The device for measurements of high-energy neutron component characteristics in mixed scattered radiation fields behind the accelerator shield is described. The principle of the device is based on dependence of readings of neutron counter with plastic sci...

A. R. Krylov G. N. Timoshenko

1988-01-01

308

Practical CT dosimetry  

Microsoft Academic Search

The dose from computed tomography (CT) examinations is not negligible from a radiation safety standpoint. Occasionally, one encounters a case in which an unsuspected pregnant woman undergoes a CT pelvic scan, and the radiologist is required to estimate the dose to the fetus. This article addresses practical methods of CT dosimetry with a specific discussion on fetal dose estimate. Three

T. T. Yoshizumi; S. K. Suneja; J. S. Teal

1989-01-01

309

Hanford Technical Basis for Multiple Dosimetry Effective Dose Methodology.  

National Technical Information Service (NTIS)

The current method at Hanford for dealing with the results from multiple dosimeters worn during non-uniform irradiation is to use a compartmentalization method to calculate the effective dose (E). The method, as documented in the current version of Sectio...

B. A. Rathbone R. L. Hill

2010-01-01

310

Polymer gel - TPS radiotherapy dosimetry GeVero software for ionizing radiation absorbed dose 3D distribution calculations  

NASA Astrophysics Data System (ADS)

Implementation of polymer gel dosimetry in radiotherapy departments calls for: easily manufactured gel dosimeters of required physical-chemical properties, set-up procedures of irradiation, adaptation of three-dimensional scanning procedures and instruments as well as fast tool for calculation of 3D absorbed dose distribution in the polymer gel dosimeters and comparison with another treatment planning system calculated dose distribution. These challenges resulted in several propositions in polymer gel dosimetry area. In this work, however, a summary of results on construction of polymer gel dosimetry software facilitating usually laborious 3D dose distributions data processing is provided.

Kozicki, Marek; Maras, Piotr; Jankowski, Jacek; Karwowski, Andrzej C.

2009-05-01

311

Proton Radiotherapy for Pediatric Bladder/Prostate Rhabdomyosarcoma: Clinical Outcomes and Dosimetry Compared to Intensity-Modulated Radiation Therapy  

SciTech Connect

Purpose: In this study, we report the clinical outcomes of 7 children with bladder/prostate rhabdomyosarcoma (RMS) treated with proton radiation and compare proton treatment plans with matched intensity-modulated radiation therapy (IMRT) plans, with an emphasis on dose savings to reproductive and skeletal structures. Methods and Materials: Follow-up consisted of scheduled clinic appointments at our institution or direct communication with the treating physicians for referred patients. Each proton radiotherapy plan used for treatment was directly compared to an IMRT plan generated for the study. Clinical target volumes and normal tissue volumes were held constant to facilitate dosimetric comparisons. Each plan was optimized for target coverage and normal tissue sparing. Results: Seven male patients were treated with proton radiotherapy for bladder/prostate RMS at the Massachusetts General Hospital between 2002 and 2008. Median age at treatment was 30 months (11-70 months). Median follow-up was 27 months (10-90 months). Four patients underwent a gross total resection prior to radiation, and all patients received concurrent chemotherapy. Radiation doses ranged from 36 cobalt Gray equivalent (CGE) to 50.4 CGE. Five of 7 patients were without evidence of disease and with intact bladders at study completion. Target volume dosimetry was equivalent between the two modalities for all 7 patients. Proton radiotherapy led to a significant decrease in mean organ dose to the bladder (25.1 CGE vs. 33.2 Gy; p = 0.03), testes (0.0 CGE vs. 0.6 Gy; p = 0.016), femoral heads (1.6 CGE vs. 10.6 Gy; p = 0.016), growth plates (21.7 CGE vs. 32.4 Gy; p = 0.016), and pelvic bones (8.8 CGE vs. 13.5 Gy; p = 0.016) compared to IMRT. Conclusions: This study provides evidence of significant dose savings to normal structures with proton radiotherapy compared to IMRT and is well tolerated in this patient population. The long-term impact of these reduced doses can be tested in future studies incorporating extended follow-up, objective outcome measures, and quality-of-life analyses.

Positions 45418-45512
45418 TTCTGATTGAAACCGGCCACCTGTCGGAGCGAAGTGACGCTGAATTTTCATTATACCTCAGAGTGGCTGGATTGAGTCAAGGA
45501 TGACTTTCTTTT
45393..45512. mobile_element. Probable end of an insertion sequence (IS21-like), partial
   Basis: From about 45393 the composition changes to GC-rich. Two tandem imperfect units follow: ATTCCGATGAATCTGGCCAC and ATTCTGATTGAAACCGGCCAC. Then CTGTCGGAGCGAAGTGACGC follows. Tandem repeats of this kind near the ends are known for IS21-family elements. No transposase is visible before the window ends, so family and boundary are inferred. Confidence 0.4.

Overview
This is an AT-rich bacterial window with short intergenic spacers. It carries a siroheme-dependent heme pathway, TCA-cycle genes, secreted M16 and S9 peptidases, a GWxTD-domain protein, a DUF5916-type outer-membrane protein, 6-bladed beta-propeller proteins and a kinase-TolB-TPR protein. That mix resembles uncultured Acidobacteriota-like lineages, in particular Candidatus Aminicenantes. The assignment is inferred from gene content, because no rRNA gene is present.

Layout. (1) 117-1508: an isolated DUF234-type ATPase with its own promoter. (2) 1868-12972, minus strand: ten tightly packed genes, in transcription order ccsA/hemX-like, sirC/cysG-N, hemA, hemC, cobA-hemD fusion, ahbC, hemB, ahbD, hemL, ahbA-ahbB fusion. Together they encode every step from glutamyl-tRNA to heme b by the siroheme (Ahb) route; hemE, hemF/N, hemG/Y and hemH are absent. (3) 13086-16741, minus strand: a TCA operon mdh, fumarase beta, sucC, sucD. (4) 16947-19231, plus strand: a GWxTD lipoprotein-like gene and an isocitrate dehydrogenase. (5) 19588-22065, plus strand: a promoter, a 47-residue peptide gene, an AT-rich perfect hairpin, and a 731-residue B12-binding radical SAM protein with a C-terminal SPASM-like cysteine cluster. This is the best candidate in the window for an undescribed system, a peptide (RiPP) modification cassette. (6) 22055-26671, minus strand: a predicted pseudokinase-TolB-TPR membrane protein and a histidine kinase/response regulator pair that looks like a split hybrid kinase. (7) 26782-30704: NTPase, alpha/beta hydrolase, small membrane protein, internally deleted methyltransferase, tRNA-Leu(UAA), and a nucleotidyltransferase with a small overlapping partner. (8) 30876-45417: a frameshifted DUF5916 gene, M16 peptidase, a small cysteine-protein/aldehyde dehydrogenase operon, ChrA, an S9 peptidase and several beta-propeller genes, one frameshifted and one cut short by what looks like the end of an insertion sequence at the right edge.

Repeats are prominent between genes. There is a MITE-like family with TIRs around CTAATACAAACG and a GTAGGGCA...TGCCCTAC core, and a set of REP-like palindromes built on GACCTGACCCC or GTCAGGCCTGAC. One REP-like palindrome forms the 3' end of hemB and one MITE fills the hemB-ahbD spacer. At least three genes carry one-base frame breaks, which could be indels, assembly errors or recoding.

Cotter, Shane E. [Harvard Radiation Oncology Program, Boston, Massachusetts (United States); Herrup, David A. [Department of Radiation Oncology, Massachusetts General Hospital, Boston, Massachusetts (United States); Friedmann, Alison [Department of Pediatric Hematology-Oncology, Massachusetts General Hospital, Boston, Massachusetts (United States); Macdonald, Shannon M. [Department of Radiation Oncology, Massachusetts General Hospital, Boston, Massachusetts (United States); Pieretti, Raphael V. [Department of Surgery, Massachusetts General Hospital, Boston, Massachusetts (United States); Robinson, Gregoire; Adams, Judith; Tarbell, Nancy J. [Department of Radiation Oncology, Massachusetts General Hospital, Boston, Massachusetts (United States); Yock, Torunn I., E-mail: tyock@partners.org [Department of Radiation Oncology, Massachusetts General Hospital, Boston, Massachusetts (United States)